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Your Future HR MBOs Will Include Hiring At Least 1,000 Robots....

A while back I asked the question whether it was your job (HR's job) to find the lowest cost labor for your company to run on, including offshoring work to other countries when it makes sense.  I think it probably is your job - workforce planning, best/worst - depending on your perspective.  It sucks, I know - but if you don't do it when it makes sense, then someone's going to do it for you.

So, it's your job to find the lowest cost labor at the same quality.  By the way, in the future, that labor sourcing will include ROBOTS... The-kool-aid-man-vs-mr-roboto-5189

My good friend, Steve Boese, over at Steve's HR Technology Blog (aptly named, I might add) recently wrote about an article from TechCrunch that highlighted the fact that Foxconn, a huge supplier of all the electronics you use (iPhone - check, iPad - check) is moving out the manual labor in China and replacing it with Robots.  No joke - the economics of manual labor in China started not working as well as wages and costs invariably have risen.  Crazy stuff...

More from TechCrunch:

"Foxconn is planning on replacing many of its hard-working human manufacturers with about 1 million robots, a number that, if you think about it, is a very telling comment on the current state of electronics manufacturing.

There are apparently 10,000 robots at the factory now and that number will increase by 300,000 next year. Foxconn CEO Terry Gou plans another million robots by 2014. The company currently employs 1.2 million humans.

The most important thing to note here is that most of the repetitive tasks associated with manufacturing – placing components, closing cases, applying decals and paint, and testing – are all done by hand. Although we imagine that the manufacturing industry is run by huge, Transformer-like robots that plop out fully formed iPads in a wicked silicon satire of human reproduction, there are actual people involved in almost every step of the process. We are literally not far off from the Industrial Revolution here."

No robots to 1M robots at this company in 3 years.  Think about that... Everyone gets pissed off when jobs get offshored to places like China.  Now, jobs in China aren't even getting offshored to the next low-cost location - they're just plugging in robots to take over for the labor that humans provided. Which begs the question, when does production come back to the states because we can do similar type production onshore and avoid the shipping costs?  Answer - as soon as the total investment cost makes sense and we can save a dollar when we spread the capital investment costs out over a 5-year period.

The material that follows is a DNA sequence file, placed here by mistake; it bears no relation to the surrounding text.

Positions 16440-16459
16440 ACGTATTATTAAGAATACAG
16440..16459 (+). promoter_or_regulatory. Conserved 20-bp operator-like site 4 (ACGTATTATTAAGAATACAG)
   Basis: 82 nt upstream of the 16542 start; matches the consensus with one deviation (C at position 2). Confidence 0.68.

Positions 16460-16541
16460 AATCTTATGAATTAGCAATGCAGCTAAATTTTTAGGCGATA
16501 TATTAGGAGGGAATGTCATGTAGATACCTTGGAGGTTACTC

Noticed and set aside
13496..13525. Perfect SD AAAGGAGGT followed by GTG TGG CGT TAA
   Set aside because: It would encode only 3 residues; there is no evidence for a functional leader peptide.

So back to the question - is it your job to find the lowest cost labor for your company to run on (at the same quality), including robots?

It is - and it sucks for a huge portion of the workforce in the States that needs retraining to compete as the definition of the labor market changes.

That robotics track at the local technical school should be looking pretty tasty to anyone out of a production job who stumbles upon this TechCrunch article.

Comments

Steve Boese

The best part of this post is not actually the link to my piece, (which is of course fantastic), but rather the vintage Styx re-set in the image. Well done.

And I do agree with the premise, in fact I found it not an accident that the TechCrunch piece used the term 'hired' when referring to the plans to acquire the million robots. If we want to re-brand recruiting or staffing to 'Talent Acquisition', then why not include the acquisition of robots in that portfolio?

Earl Meininger

Great post!

My HR career has spanned 3 manufacturers, two of which are in the business of making equipment, including robots, that automate manufacturing processes. The other company is union, and is constantly upgrading their automation to remain competitive.

In high volume, low mix manufacturing, the standardized processes that humans perform are quasi-robotic; 9 steps, ~40 movements, 60 second cycle time, repeat. Repetitive manufacturing will go the way of the typewriter, and the retraining needs to take place in CNC and PLC machine operation. The folks that have these skills or get their 2 year technical degree can earn a meal ticket that rivals a 4 year degree. Automation reduces cost, improves quality, reduces variability, improves safety - the capital investment and implementation pain is worth it for companies looking long term.

What does that mean for the labor force when one robot tech can maintain the jobs that were done by 100 assemblers? I thought that "Leisure Time" was supposed to be the answer, but there are a few visual aids that lead me to believe this is untrue.

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